Exactly a year ago, the Mirage-2000 aircraft of the Indian Air Force (IAF) crossed the Line of Control and wreaked havoc at the Jaish-e-Mohammad (JeM) training camps in Balakot, Pakistan. Soon after misinformation took over social media and actual damage due to the bombings of terror camps never came in the public domain.

Opposition questions authenticity of damage inflicted by IAF

Although the government never gave an official figure on the number of terrorists killed in the operations, the so-called 'sources' claimed that it was somewhere around 300. The opposition parties including Congress and Aam Aadmi Party questioned the authenticity of the damage inflicted by the IAF.

Now, the IAF has updated the firing protocols for the air-to-surface Israeli missile, Crystal Maze to ensure that Balakot-style op isn't questioned again. According to the new rules, all future operations similar to that of Balakot will now have a video feed of the attack for military personnel to get real-time information. As per a report in the Print, the information will also be helpful in analyzing the hit in the later stages.

Balakot strike
A view of a site after the IAF released payload in Balakot, Pakistan on February 26.Reuters

IAF had used Spice 2000 during the strike which does not have a camera and the rules at that time did not allow the pilots to use these missiles together. Notably, the Crystal maze is loaded with a camera that opens up as it nears the target, gives a playback of hitting the target. The missile has an effective range of 80-100 km and can also be navigated further through a cursor by the operator who can actually pinpoint it to the centre of the target.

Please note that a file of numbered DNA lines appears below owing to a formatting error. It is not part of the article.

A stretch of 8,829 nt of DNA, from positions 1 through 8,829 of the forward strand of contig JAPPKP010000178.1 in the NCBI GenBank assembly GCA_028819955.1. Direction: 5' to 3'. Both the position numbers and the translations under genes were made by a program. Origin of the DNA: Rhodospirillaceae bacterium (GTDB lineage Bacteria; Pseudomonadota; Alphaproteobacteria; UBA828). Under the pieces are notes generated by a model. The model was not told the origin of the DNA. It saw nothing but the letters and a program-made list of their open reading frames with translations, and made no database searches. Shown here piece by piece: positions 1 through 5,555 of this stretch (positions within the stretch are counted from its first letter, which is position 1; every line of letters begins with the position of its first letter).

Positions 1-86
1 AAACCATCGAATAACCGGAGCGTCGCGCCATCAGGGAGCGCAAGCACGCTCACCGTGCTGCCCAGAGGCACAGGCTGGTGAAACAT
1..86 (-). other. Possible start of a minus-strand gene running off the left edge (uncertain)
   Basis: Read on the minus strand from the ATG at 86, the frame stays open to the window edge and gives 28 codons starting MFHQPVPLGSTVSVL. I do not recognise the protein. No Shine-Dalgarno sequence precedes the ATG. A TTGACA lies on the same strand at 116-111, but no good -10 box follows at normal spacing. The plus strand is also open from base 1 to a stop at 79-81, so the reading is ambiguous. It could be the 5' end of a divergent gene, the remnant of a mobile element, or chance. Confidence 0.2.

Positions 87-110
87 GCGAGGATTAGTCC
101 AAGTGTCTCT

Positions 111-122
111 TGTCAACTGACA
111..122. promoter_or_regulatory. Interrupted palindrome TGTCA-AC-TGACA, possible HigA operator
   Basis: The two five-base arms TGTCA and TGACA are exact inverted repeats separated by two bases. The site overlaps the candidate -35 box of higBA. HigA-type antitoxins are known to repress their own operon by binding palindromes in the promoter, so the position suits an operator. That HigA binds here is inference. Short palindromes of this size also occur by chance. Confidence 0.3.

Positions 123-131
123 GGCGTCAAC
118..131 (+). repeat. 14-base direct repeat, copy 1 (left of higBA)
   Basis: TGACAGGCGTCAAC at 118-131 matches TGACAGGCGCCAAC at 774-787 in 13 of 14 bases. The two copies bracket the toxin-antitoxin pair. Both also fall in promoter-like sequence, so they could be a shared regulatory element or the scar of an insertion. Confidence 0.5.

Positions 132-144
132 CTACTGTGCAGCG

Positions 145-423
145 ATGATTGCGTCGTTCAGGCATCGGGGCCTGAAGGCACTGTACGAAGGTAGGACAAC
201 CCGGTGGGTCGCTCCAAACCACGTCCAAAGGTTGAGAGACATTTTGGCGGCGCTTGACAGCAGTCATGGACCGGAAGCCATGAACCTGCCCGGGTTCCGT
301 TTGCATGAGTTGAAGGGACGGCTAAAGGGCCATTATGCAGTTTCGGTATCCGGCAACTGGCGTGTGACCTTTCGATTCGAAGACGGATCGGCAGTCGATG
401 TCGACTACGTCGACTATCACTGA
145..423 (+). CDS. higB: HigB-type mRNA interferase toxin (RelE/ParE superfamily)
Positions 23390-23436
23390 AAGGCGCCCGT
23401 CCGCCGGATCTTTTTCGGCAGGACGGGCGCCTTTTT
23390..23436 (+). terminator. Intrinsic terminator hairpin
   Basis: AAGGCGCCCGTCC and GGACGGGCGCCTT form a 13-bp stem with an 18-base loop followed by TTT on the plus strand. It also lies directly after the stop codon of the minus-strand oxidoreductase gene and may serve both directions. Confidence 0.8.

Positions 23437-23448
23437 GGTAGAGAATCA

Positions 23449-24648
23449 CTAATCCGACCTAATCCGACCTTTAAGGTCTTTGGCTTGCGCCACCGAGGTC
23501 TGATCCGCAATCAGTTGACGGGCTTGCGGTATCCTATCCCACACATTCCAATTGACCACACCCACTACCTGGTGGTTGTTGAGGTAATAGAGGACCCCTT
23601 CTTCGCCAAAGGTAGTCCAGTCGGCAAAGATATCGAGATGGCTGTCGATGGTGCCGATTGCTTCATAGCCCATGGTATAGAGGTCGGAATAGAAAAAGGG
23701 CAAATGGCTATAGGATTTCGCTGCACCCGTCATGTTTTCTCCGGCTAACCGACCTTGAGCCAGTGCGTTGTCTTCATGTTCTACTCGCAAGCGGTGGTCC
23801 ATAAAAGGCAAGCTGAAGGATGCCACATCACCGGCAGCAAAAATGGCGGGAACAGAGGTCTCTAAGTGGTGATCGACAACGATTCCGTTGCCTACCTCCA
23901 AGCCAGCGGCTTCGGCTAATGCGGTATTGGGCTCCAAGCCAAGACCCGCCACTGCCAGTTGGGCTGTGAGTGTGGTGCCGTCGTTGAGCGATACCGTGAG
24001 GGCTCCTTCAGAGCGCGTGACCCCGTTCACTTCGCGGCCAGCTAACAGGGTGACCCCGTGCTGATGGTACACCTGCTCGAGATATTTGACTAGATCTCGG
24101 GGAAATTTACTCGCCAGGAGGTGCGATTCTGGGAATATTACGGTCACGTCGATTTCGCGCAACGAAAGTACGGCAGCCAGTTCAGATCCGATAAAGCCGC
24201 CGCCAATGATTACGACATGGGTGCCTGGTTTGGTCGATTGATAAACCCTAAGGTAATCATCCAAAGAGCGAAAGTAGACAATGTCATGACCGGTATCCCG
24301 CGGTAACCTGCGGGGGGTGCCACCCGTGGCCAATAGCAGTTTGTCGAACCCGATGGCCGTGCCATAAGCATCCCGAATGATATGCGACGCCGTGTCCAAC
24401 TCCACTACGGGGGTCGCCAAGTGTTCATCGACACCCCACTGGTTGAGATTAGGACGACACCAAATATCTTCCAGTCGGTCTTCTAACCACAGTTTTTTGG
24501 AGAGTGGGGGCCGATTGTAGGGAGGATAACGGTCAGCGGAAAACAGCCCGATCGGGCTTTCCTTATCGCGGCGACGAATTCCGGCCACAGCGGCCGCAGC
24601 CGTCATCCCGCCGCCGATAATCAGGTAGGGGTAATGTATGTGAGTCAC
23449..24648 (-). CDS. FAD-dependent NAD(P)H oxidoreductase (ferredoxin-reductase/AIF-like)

One of the sources said, "The Balakot strike was meant to send a message to the enemy and the enemy has heard it loud and clear. No matter what they say, the military bosses in Pakistan know what happened." The lack of video feed witnessed intense political slugfest and assisted the Pakistan military's publicity wing, Inter-Services Public Relations, to launch a propaganda war.

IAF carries out strikes in Pakistan
Indian Air Force Mirage 2000 fighters taking off.PRAKASH SINGH/AFP/Getty Images

Operation Balakot: IAF's most daring operation

In response to the deadly attack on CRPF convoy on 14th February 2019, the Indian Air Force (IAF) in the wee hours of February 26, struck Jaish-e-Mohammad (JeM) training camps in Balakot in Pakistan's Khyber-Pakhtunkhwa province. Pakistan retaliated with sending its US-made F-16s across LOC, targeting India's military establishment. MiG-21 aircraft of the Indian Air Force were sent to engage with comparatively advanced F-16s. MiG-21 of the IAF even managed to bring down one F-16 of Pakistani Air Force, before being shot down.